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Written by Student Rights on 10 November 2009 at 5pm

Academy Award Winner urges tolerance

During the last month, Academy Award Winner Emma Thompson is quoted to have said that Exeter is very 'white and middle class' after her adopted Rwandan son, Tindyebwa Agaba, experienced racism in his first year at the university. He also alleges that the subject matter on his Politics and International Relations degree, when referring to the developing world wasinaccurate depicting it as diseased, war-ravaged and squalor-ridden. Emma Thompson urges against racism and intolerance

Thompson said that BNP leader Nick Griffin would be comfortable living in Exeter due to its lack of racial diversity. The university said that they supported him whilst these problems emerged and noted that he went onto enjoy the remaining two years at Exeter. The International Student Barometer voted Exeter in the top five safest campuses for international students in the UK.

A spokesperson from the university said that Thompson has spoken well about the universities efforts to encourage social cohesion and repel racism. Out of 18,000 staff and students there have been only five incidents of reported racism on campus this year. It goes without saying that there are bound to be many unreported incidents. Thompson, herself, has visited the University and led workshops and engaged in debates. She urged Exeter students to give themselves small goals to stamp out prejudices. It seems easy to dismiss her view on the basis that it is just purely isolated incidents. She is right that people might think nothing can be done about encouraging a more racial diverse population at Exeter but small steps are achievable.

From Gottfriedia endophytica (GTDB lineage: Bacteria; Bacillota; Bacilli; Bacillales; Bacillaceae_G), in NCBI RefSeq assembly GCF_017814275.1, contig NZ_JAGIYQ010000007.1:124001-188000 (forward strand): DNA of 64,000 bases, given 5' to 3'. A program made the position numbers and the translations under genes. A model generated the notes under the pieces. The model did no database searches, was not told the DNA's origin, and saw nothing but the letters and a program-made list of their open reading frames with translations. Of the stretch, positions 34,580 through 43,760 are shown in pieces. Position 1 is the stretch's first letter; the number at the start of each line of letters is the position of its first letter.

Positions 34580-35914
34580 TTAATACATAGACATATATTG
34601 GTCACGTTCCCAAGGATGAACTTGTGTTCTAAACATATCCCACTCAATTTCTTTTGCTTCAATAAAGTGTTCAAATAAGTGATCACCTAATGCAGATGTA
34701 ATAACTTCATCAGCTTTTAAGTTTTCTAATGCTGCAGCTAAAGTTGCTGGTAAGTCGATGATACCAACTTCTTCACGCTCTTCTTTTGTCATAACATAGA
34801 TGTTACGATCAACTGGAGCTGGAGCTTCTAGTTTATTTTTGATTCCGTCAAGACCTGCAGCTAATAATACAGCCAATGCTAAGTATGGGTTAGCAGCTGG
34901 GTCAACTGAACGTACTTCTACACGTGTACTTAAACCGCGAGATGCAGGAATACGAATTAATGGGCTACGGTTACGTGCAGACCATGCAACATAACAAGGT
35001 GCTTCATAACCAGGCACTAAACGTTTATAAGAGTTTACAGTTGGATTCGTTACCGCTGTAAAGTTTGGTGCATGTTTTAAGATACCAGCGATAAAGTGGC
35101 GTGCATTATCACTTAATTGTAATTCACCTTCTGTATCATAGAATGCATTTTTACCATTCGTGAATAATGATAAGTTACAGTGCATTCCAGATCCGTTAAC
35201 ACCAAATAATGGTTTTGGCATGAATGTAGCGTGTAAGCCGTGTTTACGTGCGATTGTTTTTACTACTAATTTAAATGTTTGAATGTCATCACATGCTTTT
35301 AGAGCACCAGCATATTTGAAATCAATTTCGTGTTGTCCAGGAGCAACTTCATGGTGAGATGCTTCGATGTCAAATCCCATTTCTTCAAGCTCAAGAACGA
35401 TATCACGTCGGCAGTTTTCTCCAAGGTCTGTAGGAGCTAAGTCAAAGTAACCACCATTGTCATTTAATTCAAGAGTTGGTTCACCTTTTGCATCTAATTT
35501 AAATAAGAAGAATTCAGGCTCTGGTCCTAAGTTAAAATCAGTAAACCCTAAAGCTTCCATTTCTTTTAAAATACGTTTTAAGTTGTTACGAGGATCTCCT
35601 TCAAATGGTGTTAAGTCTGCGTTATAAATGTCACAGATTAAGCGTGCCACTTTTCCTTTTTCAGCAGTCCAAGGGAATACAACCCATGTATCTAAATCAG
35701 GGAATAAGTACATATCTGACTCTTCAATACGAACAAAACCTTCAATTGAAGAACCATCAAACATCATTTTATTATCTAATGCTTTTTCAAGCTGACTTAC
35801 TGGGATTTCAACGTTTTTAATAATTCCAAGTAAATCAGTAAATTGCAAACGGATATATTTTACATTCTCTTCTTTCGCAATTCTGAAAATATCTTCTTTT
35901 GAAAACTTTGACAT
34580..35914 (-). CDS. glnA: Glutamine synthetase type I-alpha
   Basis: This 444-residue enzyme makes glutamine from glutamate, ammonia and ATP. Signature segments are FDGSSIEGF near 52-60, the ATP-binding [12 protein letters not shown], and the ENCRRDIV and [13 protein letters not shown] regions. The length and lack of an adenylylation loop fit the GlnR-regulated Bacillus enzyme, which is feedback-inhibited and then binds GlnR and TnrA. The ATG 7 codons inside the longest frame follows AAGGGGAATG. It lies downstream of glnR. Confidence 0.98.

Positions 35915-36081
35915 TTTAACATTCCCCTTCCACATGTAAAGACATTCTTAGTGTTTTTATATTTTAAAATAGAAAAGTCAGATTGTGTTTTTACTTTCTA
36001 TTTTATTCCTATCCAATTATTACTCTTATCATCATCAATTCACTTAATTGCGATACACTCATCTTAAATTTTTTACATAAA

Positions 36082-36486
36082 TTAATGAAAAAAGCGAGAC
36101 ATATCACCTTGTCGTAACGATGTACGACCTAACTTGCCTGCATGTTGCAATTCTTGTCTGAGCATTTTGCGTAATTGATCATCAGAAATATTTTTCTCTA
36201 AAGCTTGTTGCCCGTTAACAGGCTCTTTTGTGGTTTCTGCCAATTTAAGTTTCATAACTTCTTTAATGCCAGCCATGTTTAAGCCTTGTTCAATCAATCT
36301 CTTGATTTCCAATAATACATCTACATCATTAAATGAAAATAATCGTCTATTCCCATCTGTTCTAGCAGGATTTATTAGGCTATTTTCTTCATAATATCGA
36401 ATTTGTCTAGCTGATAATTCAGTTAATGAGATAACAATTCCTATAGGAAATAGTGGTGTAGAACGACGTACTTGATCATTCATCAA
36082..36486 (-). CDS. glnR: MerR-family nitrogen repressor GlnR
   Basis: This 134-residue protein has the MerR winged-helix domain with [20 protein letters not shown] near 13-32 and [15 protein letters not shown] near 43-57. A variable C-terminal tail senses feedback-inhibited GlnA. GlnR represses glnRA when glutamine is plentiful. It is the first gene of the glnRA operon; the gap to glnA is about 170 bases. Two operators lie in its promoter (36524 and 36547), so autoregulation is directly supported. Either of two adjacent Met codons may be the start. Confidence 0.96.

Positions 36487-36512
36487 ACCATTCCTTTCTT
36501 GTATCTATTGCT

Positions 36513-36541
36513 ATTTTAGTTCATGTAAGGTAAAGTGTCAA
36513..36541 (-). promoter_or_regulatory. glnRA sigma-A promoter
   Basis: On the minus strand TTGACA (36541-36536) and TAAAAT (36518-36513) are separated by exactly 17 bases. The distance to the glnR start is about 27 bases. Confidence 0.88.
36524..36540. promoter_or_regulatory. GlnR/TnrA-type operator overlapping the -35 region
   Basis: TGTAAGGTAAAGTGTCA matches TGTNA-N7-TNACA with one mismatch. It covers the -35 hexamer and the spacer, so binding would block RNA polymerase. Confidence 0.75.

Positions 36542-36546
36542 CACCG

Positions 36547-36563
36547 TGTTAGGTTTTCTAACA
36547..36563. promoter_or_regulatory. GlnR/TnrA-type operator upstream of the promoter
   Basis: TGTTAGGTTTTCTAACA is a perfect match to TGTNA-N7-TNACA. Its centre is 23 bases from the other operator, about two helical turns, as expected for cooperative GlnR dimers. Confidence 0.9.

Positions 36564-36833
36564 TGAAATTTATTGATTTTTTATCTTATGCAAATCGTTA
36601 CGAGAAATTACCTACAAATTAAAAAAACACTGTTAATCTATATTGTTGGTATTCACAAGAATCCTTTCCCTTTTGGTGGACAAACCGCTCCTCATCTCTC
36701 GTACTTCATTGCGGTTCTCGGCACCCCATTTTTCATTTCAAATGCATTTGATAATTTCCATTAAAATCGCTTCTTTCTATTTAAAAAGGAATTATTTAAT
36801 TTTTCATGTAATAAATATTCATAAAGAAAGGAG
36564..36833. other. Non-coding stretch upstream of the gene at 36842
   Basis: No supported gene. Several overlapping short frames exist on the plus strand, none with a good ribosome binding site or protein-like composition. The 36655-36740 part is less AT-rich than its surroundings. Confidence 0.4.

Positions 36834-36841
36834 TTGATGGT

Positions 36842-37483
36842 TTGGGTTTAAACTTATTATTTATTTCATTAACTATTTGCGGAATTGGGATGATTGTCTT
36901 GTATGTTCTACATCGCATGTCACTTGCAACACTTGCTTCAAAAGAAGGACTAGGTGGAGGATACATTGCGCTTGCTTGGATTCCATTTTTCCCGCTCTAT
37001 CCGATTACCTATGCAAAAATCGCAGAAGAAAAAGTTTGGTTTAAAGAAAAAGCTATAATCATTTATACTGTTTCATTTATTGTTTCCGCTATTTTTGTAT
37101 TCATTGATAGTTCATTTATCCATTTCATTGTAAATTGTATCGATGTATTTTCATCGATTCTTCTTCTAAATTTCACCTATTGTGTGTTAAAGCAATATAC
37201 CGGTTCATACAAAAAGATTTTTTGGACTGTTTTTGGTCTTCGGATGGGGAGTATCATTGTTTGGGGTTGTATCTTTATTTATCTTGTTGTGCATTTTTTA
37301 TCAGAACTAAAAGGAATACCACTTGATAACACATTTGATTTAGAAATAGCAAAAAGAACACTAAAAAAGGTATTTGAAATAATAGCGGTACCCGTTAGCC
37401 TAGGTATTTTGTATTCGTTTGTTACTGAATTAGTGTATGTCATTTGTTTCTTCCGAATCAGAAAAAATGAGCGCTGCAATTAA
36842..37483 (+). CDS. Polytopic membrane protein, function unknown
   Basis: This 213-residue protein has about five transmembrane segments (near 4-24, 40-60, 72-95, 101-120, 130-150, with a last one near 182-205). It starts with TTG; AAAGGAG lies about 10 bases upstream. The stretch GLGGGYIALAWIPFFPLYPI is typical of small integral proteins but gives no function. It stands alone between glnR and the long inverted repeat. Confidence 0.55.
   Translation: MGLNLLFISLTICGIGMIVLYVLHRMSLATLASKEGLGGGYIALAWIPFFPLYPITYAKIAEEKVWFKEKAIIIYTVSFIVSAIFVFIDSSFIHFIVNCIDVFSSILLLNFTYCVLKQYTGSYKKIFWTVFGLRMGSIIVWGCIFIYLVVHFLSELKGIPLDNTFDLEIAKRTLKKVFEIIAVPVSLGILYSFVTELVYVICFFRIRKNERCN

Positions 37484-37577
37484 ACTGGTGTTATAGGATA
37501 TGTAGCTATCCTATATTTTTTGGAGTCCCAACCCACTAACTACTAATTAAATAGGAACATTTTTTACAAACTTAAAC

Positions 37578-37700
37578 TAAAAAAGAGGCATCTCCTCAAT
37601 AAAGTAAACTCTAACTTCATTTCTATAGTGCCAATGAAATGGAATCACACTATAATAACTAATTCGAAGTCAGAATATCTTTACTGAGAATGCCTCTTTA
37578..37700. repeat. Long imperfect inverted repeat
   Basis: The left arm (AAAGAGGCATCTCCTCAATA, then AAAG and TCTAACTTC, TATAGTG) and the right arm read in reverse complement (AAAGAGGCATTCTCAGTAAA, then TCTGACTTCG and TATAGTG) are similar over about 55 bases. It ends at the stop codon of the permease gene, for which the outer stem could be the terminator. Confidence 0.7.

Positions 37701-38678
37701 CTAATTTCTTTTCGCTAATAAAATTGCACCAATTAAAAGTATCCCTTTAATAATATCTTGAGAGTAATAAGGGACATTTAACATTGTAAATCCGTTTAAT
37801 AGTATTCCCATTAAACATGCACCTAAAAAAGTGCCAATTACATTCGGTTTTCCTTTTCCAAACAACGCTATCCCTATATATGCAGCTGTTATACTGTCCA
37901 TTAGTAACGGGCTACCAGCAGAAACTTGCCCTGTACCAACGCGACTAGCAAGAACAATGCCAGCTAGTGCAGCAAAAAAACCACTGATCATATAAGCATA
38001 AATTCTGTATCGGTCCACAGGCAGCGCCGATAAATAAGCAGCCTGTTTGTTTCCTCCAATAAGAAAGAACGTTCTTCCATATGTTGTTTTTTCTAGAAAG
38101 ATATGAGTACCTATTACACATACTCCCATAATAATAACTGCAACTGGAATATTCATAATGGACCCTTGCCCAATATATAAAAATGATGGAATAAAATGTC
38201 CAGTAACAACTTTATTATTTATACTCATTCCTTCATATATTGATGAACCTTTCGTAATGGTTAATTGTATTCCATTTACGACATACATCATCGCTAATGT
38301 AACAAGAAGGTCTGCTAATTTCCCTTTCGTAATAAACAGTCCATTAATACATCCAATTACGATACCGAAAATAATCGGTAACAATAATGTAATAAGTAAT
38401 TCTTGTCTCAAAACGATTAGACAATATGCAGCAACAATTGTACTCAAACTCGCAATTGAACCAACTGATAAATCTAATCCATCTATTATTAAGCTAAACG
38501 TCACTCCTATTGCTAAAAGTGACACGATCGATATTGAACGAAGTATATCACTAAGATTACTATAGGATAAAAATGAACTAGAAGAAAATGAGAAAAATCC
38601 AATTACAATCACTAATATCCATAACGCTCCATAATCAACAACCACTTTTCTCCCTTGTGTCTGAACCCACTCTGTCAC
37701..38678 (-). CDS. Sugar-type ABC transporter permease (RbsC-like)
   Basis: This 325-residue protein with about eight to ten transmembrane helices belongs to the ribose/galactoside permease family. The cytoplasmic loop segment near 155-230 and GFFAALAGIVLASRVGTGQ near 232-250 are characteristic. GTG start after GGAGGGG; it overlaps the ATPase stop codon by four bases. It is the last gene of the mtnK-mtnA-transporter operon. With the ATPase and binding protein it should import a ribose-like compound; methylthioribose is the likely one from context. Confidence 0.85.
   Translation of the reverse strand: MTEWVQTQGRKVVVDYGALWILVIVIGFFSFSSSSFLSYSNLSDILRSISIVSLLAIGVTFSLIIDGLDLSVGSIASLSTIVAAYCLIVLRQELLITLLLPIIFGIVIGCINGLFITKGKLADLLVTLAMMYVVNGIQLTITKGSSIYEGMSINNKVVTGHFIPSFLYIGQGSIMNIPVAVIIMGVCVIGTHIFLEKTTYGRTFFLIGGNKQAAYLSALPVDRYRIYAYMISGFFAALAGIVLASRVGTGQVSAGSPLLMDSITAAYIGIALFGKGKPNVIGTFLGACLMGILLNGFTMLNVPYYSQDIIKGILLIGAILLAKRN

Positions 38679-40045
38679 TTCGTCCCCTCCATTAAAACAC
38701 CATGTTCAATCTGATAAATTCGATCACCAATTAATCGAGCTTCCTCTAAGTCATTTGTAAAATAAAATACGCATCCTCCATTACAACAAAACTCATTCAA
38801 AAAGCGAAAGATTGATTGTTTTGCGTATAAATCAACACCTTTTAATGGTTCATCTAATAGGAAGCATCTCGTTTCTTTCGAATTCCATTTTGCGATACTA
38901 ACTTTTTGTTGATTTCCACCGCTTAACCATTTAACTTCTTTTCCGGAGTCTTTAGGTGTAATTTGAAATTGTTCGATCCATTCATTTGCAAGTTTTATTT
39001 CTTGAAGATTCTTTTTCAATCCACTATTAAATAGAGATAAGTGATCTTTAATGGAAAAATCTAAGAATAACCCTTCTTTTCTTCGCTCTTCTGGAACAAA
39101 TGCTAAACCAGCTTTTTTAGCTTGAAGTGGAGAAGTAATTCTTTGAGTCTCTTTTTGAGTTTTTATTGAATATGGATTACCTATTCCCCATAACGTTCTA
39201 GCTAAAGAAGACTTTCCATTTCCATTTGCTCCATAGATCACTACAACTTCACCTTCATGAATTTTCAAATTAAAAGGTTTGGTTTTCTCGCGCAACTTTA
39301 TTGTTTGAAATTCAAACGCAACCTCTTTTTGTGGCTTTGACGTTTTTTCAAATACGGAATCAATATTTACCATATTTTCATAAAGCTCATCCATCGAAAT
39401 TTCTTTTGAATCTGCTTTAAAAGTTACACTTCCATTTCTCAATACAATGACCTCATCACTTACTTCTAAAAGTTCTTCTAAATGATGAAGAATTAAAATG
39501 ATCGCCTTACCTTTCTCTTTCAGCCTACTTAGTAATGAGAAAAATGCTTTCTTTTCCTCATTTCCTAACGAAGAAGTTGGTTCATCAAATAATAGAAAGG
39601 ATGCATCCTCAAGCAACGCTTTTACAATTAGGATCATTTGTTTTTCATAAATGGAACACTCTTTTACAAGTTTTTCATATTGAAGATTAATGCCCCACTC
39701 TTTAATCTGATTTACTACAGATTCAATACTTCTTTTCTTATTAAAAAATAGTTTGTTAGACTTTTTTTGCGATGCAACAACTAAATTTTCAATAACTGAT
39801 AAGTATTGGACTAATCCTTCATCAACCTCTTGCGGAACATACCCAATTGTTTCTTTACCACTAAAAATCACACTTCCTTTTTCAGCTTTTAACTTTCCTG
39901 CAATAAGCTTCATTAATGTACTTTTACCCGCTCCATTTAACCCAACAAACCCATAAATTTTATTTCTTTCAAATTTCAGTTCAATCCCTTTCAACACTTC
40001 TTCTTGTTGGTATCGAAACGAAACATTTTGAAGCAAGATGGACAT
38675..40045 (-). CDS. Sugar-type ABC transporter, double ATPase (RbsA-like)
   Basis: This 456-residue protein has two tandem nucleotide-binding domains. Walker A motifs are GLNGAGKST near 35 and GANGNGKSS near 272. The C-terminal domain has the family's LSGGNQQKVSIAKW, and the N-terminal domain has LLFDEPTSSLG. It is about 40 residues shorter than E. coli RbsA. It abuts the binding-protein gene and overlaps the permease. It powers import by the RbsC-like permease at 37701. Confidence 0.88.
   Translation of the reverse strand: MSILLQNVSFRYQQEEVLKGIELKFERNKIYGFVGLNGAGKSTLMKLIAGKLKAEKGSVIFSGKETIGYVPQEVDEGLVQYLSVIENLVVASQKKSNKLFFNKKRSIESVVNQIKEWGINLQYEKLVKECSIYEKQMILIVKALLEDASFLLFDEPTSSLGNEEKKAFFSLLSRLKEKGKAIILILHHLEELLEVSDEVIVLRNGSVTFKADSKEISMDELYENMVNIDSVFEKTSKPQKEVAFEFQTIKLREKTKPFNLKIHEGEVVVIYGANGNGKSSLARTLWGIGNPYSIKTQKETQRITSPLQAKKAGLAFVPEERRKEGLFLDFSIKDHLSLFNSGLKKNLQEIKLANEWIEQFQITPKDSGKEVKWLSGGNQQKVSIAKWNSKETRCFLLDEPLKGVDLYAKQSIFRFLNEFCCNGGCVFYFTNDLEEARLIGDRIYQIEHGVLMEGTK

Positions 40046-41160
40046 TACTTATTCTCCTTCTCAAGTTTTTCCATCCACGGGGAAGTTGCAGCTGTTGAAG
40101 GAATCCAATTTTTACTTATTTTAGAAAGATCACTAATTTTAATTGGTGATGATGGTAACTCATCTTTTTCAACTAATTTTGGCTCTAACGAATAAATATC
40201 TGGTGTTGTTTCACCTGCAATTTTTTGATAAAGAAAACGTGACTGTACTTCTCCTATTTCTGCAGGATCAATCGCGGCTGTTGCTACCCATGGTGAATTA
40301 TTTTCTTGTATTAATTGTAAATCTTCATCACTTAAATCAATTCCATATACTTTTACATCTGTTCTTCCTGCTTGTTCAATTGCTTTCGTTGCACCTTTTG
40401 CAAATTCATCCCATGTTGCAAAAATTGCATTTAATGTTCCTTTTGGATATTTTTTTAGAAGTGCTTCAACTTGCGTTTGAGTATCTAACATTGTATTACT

A study published last month based on 1.8 million students living in the UK undertaken by the Equality Challenge Unit found that white students do better in higher education than their Asian or black peers.  A group of London Metropolitan University Muslim students were subjected to racist attacks in November, three people who tried to intervene were stabbed as a group of thirty black and white young people attacked the Muslim students. This followed an earlier attack of a Muslim on their way to a prayer room.  The university described these incidents as isolated and police are said to be taking the attacks very seriously. Racist offences have gone up by 54% in the last year in Islington and have risen 6% across the capital.  Race equality needs to be addressed and without addressing it, racism could spread in universities and the attainment gap could continue to grow.